The follow up feature for Daphne director Peter Mackie Burns. Colm (Tom Vaughan-Lawlor) is married with two older children and a long-term job at the docks but while grieving the death of his emotionally destructive father, his job is threatened, he begins to avoid his wife Claire (Monica Dolan) and becomes infatuated with a sex worker (Tom Glynn-Carney).
Fair warning to anyone planning to give this film a go: it is not for anyone lacking in patience, it has plenty to offer but it does so in a fairly slow, refined manner, so if that’s not for you, it’s going to be difficult to get along with this one. For everyone else, that’s a huge part of the film’s quality, it isn’t trying to rush through the events or only show you the gritty drama of it, it takes you through a few days in the life of Colm (Vaughan-Lawlor), in a way that’s real and earnest. There’s no clear cut aim of where the events are leading us, but it is clear that Colm’s infatuation with sex worker Jay (Glynn-Carney) is only going to grow and that it’s part of a larger breakdown that the death of Colm’s father has begun.
Things may move slowly but Vaughan-Lawlor’s performance as Colm is so sincere and vulnerable, while at the same time being subdued and withheld, that it’s utterly gripping. Especially when he’s supported by brilliant actors like Monica Dolan and Tom Glynn-Carney, Dolan’s portrayal of the downtrodden wife who just wants to help but keeps being pushed away is perfectly disheartened and Glynn-Carney’s youthful disillusioned male prostitute has that spark of warmth behind his aggressive and cold demeanour, ever so slightly leaning in to the connection that Colm so desperately wants. Each and every performance comes across as frank and genuine, making the film feel like a drama that could be happening around the corner and you’d just never know it.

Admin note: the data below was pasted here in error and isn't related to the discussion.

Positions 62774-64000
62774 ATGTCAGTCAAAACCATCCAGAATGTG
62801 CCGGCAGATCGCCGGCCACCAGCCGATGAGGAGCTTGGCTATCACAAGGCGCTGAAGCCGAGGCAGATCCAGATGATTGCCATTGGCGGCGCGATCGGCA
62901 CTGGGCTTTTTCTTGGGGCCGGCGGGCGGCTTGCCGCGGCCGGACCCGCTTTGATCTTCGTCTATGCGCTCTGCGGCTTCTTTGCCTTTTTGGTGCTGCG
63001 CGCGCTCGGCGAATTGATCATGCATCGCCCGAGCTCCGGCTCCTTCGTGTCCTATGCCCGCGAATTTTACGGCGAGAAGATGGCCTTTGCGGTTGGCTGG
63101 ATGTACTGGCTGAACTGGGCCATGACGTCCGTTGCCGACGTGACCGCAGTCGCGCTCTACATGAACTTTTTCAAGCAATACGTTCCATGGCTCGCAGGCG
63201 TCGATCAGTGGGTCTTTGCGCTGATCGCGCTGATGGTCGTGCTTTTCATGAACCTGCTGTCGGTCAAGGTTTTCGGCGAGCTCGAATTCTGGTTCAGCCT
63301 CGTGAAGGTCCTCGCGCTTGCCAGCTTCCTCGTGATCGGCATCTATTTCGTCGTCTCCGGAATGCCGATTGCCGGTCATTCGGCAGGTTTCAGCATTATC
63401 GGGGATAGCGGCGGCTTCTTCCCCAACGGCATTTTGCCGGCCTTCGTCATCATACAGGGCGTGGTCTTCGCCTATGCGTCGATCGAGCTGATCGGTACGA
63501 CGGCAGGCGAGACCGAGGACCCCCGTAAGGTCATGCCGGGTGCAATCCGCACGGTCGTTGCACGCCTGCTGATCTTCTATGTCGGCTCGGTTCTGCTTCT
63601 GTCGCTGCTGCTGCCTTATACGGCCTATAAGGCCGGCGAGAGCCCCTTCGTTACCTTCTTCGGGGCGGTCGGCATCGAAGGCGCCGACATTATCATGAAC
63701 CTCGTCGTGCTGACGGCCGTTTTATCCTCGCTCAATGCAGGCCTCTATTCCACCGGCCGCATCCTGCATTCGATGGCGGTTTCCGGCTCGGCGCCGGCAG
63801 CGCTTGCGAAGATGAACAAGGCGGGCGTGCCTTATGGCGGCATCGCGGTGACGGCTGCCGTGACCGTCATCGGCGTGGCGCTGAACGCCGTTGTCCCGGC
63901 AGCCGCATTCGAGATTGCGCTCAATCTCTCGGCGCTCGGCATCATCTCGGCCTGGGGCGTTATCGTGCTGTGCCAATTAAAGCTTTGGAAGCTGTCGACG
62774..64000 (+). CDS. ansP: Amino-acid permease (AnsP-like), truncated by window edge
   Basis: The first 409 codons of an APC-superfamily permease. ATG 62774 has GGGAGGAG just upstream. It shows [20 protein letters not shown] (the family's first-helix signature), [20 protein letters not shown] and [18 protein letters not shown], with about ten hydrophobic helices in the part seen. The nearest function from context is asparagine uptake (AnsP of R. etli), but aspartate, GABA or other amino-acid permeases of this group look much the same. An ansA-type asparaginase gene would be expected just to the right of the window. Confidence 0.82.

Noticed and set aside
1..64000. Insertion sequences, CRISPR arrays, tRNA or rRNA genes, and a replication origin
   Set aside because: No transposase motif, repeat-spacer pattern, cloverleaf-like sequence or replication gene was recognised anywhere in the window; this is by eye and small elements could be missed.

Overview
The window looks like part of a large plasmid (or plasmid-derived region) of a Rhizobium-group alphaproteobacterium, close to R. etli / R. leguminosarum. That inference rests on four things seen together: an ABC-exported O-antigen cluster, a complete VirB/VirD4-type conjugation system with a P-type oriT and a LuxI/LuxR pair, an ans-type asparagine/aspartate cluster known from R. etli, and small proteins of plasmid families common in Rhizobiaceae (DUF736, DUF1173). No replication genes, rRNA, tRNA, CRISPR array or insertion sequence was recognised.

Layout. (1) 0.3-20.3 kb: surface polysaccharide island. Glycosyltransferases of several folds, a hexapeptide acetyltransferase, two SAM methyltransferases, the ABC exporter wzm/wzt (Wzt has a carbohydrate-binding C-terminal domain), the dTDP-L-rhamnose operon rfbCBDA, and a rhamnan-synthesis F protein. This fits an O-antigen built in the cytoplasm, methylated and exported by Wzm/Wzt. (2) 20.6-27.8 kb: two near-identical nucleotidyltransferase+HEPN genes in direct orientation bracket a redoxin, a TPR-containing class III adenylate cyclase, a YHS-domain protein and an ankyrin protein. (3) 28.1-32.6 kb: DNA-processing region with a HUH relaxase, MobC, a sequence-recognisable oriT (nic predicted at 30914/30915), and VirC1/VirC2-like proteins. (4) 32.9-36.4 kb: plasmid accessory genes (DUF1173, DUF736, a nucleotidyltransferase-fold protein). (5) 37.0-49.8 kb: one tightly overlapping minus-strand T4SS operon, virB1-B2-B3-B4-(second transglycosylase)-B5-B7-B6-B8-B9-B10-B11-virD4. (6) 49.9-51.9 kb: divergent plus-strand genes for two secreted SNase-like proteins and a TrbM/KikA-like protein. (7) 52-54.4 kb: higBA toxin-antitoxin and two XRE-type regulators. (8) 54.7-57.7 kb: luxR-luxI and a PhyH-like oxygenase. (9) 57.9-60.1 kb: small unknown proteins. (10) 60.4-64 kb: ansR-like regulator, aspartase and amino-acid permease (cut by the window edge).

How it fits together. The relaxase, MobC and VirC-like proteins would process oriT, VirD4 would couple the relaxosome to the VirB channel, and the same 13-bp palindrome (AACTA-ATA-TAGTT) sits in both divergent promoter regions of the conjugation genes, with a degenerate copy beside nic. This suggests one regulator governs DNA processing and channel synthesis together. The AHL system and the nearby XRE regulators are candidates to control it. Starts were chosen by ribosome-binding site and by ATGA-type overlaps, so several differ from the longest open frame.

A booming, very classically styled score sits atop the whole affair, it gives everything an extra layer of gravitas, elevating the events and adding a dose of suspense. The cinematography impressively reflects the emotions of each scene superbly well, as well as including some great wide shots of the docks that make something very industrial and boring, look almost enticing. Both of which ensure that even though what’s taking place might not always be exciting as such, you’re consistently drawn in.
Rialto is written, directed, shot and acted extremely well, it’s engrossing and emotional but done in a very stoic and drawn out manner. It’s raw but it never gets too gritty, merely approaches the mark but doesn’t pass it and there’s no frills or flash, it’s a down to earth story. The film ends slightly abruptly, it would have been very satisfying to see what would have happened just after the film’s final scenes but you can understand the decision to end it there, as it reflects the way the rest of the story was handled. You’re getting 90-minutes of mid-life crisis brought on by the death of a parent, repressed sexuality and a touch of alcoholism, so long as you have the patience to stick with it, it’s well worth watching.
You can see Rialto at London Film Festival on the 5th, 6th & 10th October